The night of the show, we showed up at an unlikely facility known as the EBS Auditorium way out in the middle of Homestead, Florida.  The place frankly seemed out-of-character for a talent like Gonzalo, (but we soon found the sound and presentation to be top notch).  We checked in at the front counter as instructed by Julian, who sadly couldn’t join us due to minor surgery, but had arranged to get us the backstage passes.  BANG!, the woman at the counter handed me an envelope with 10 backstage passes….

The band made their entrance promptly at 8PM. They all wore suits, and once they started to play, we were all blown away. I sat there thinking that seeing this quintet live, was no less exciting and important than perhaps having experienced Miles Davis and his famous “second quintet”, with Herbie Hancock, Wayne Shorter, Ron Carter and Tony Williams back in the early 60’s. This quintet carried themselves with the same dignity and demonstrated the same respect for their music as did Miles’ group. For my money, it was just as historic. The music was wicked good…..

The music ended too soon. We made a beeline for the green room. Madness. So many people were lined up to greet Gonzalo, hugging , kissing ….. that I felt out of place and that we should split, and leave him in peace with his friends and family. But as fate would have it, I was able to shake his hand, he signed a piano key for me from an old Yamaha C7, I told him he was “una bestia”, and then we took off.  The minute I got home, I sat down to my piano and tried in vain to play something intelligent….. No matter, I was happy to have met Gonzalo.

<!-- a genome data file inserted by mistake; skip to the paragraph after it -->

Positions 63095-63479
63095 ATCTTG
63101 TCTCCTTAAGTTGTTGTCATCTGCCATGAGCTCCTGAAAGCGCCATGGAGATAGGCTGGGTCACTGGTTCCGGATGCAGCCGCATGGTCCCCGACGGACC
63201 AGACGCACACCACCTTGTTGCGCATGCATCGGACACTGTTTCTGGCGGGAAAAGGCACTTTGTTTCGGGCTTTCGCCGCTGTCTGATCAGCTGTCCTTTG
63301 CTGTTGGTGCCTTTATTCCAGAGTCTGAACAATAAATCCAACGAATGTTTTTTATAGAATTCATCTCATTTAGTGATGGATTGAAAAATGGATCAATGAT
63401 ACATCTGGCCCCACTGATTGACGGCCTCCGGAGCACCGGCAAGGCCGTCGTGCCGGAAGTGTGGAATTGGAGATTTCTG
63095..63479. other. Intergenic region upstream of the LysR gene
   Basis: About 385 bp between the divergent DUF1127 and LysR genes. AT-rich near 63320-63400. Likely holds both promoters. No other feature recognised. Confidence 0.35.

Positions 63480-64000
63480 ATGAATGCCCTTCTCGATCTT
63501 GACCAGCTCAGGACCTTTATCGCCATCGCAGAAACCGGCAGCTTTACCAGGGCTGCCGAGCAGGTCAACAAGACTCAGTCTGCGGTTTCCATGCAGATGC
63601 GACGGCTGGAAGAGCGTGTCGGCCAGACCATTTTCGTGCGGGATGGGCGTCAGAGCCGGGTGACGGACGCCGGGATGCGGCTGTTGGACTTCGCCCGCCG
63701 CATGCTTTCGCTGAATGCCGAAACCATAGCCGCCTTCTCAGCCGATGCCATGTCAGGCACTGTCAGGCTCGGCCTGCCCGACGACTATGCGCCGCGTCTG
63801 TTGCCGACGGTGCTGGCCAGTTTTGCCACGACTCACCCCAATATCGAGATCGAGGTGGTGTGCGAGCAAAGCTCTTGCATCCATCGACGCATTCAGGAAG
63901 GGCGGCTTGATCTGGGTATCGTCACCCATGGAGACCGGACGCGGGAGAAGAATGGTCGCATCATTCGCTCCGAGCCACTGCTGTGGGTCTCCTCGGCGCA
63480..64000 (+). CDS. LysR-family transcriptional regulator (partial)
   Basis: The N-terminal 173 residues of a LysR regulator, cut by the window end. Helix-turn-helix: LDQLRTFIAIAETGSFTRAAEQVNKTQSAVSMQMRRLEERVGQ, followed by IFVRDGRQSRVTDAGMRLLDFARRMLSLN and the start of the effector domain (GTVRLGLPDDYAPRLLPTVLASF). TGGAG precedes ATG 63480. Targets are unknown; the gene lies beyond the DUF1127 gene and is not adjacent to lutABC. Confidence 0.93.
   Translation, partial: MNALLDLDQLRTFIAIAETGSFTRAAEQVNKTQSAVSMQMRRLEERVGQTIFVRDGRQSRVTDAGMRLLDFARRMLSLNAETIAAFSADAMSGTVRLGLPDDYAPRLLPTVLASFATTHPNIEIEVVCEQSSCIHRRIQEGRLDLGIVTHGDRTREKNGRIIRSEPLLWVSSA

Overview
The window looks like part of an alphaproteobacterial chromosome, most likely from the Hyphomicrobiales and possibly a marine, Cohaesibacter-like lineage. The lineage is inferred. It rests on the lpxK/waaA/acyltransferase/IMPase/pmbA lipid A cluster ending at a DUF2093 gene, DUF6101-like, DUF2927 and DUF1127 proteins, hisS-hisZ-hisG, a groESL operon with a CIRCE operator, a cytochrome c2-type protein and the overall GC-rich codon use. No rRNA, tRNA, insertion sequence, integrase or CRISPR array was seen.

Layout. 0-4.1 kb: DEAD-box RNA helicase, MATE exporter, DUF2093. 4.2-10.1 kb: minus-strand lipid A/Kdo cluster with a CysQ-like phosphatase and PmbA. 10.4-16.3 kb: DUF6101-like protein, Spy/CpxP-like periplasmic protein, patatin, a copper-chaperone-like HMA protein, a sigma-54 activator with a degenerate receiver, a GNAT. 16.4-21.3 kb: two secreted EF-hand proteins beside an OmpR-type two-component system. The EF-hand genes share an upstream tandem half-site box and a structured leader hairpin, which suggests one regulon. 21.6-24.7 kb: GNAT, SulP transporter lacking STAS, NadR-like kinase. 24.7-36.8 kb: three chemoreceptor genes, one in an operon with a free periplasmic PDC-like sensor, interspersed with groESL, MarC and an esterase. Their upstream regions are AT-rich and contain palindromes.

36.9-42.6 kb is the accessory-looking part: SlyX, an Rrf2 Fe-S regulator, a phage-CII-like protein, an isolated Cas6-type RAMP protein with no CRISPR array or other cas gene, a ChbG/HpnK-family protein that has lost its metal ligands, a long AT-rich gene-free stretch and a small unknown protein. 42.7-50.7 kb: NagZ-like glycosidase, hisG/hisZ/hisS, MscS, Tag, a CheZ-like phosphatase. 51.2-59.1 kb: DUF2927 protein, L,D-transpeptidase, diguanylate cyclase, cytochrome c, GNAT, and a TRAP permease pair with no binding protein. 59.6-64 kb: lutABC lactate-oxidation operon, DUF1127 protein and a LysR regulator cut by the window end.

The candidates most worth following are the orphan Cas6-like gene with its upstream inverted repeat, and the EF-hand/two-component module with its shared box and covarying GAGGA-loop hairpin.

The next day, Friday, Julian came up to my office and said, “What Happened? Gonzalo wanted to talk to you and the folks you brought to the concert and you took off…” “They were looking for you in the parking lot and you had all gone”… “Gonzalo wants to come meet you and see Gables Engineering, (the Avionics company where I have worked for over 20 years)…. an maybe have lunch, etc….” I was thrilled!… (Gonzalo loves airplanes and cars, and Gonzalo was told by Julian that Gables Engineering was a wonderful, family oriented place and that we actually manufactured great electronic products for the Aviation industry…)

A week or so passed and Gonzalo came to Gables with his beautiful wife Maria, and we gave them a tour and had a great lunch in the Gables. I was thrilled, we talked about music ,watches,  airplanes , cars and funky shoes and had a great time. In the midst of our conversations and for a brief moment, Gonzalo mentioned that although he was still under contract with Blue Note Records, that he felt that “going independent” was inevitable. Although EMI and Blue Note had treated him extremely well over the years, the recent turmoil in the record industry was making an independent effort more and more necessary and inevitable.  After a bit more conversation, we decided to call it a day, we said our goodbyes, and off we went.

Saturday morning, I woke up kicking myself in the rear. I don’t know what happened to my brain, but the minute Gonzalo mentioned the business about going independent, my brain went dead….I should have told Gonzalo right then and there that I was very interested in helping with the independent record label concept.  I kicked myself out of bed and tried to figure out how to get a message to Gonzalo directly, to see if he could spare a few minutes in order for me to make my pitch.  Luckily a few days later, he sent me a message wishing me a happy birthday.  I thanked him and expressed a desire to speak to him about the record label concept. He wrote back saying that he was about to leave on tour, and that we should get together for lunch when he came back to talk face-to-face.

Upon his return, we had a late lunch at Randazzo’s in the Gables.  On that day, 5Passion was born.